One of the most remarkable discoveries of the last century was that Euclidean geometry is not the only possible geometry. Two of these so-called non-Euclidean geometries will be studied in Chapter 6, but for the moment we wish only to explain how Klein was able to generalize the above ideas so as to embrace such new geometries.
The aim in (23) was to use a family of transformations to introduce the concept of geometric equality. But will this ≅-type of equality behave in the way we would like and expect? To answer this we must first make these expectations explicit. So as not to confuse this general discussion with the particular concept of congruence in (23), let us denote geometric equality by ~.
(i) A figure should equal itself: F ~ F’, for all F.
(ii) If F equals F’, then F’ should equal F: F ~ F’ ⇒ F’ ~ F.
(iii) If F and F’ are equal, and F’ and F” are equal, then F and F” should also be equal: F ~ F’ & F’ ~ F” ⇒ F ~ F”.
Any relation satisfying these expectations is called an equivalence relation.
Now suppose that we retain the definition (23) of geometric equality, but that we generalize the definition of “motion” given in (22) by replacing the family of distance-preserving transformations with some other family G of transformations.
It should be clear that not any old G will be compatible with our aim of defining geometric equality. Indeed, (i), (ii), and (iii) imply that G must have the following very special structure, which is illustrated in [fig 24].
(i) The family G must contain a transformation ε (called identity) that maps each point to itself.
(ii) If G contains a transformation M, then it must also contain a transformation M-1 (called the inverse) that undoes M. [Check for yourself that for M-1 to exist (let alone be a member of G) M must have the special properties of being (a) onto and (b) one-to-one, i.e., (a) every point must be the image of some point, and (b) distinct points must have distinct images.]
(iii) If M and N are members of G then so is the composite transformation N ∘ M = (M followed by N). This property of G is called closure.
We have thus arrived, very naturally, at a concept of fundamental importance in the whole of mathematics: a family G of transformations that satisfies these three requirements is called a group.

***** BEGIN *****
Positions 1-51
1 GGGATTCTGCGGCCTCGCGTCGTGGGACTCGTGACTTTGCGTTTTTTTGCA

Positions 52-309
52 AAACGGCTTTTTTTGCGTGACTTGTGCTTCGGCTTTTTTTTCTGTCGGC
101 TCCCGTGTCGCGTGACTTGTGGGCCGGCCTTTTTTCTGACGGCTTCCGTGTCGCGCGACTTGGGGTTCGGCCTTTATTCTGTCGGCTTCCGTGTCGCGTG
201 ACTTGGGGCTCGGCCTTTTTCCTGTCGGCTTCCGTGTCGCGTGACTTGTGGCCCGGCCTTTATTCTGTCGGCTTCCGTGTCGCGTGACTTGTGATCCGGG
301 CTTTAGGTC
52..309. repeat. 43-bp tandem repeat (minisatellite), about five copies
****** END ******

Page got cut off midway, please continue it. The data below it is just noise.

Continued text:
Let us check that the motions defined in (22) do indeed form a group: (i) Since the identity transformation preserves distances, it is a motion. (ii) Provided it exists, the inverse of a motion will preserve distances and hence will be a motion itself. As for existence, (a) it is certainly plausible that when we apply a motion to the entire plane then the image is the entire plane — we will prove this later — and (b) the non-zero distance between distinct points is preserved by a motion, so their images are again distinct. (iii) If two transformations do not alter distances, then applying them in succession will not alter distances either, so the composition of two motions is another motion.
Klein’s idea was that we could first select a group G at will, then define a corresponding “geometry” as the study of the invariants of that G. [Klein first announced this idea in 1872 — when he was 23 years old! — at the University of Erlangen, and it has thus come to be known as his Erlangen Program.] For example, if we choose G to be the group of motions, we recover the familiar Euclidean geometry of the plane. But this is far from being the only geometry of the plane, as the so-called projective geometry of [fig 24] illustrates.
Klein’s vision of geometry was broader still. We have been concerned with what geometries are possible when figures are drawn anywhere in the plane, but suppose for example that we are only allowed to draw within some disc D. It should be clear that we can construct “geometries of D” in exactly the same way that we constructed geometries of the plane: given a group H of transformations of D to itself, the corresponding geometry is the study of the invariants of H. If you doubt that any such group exists, consider the set of all rotations around the center of D.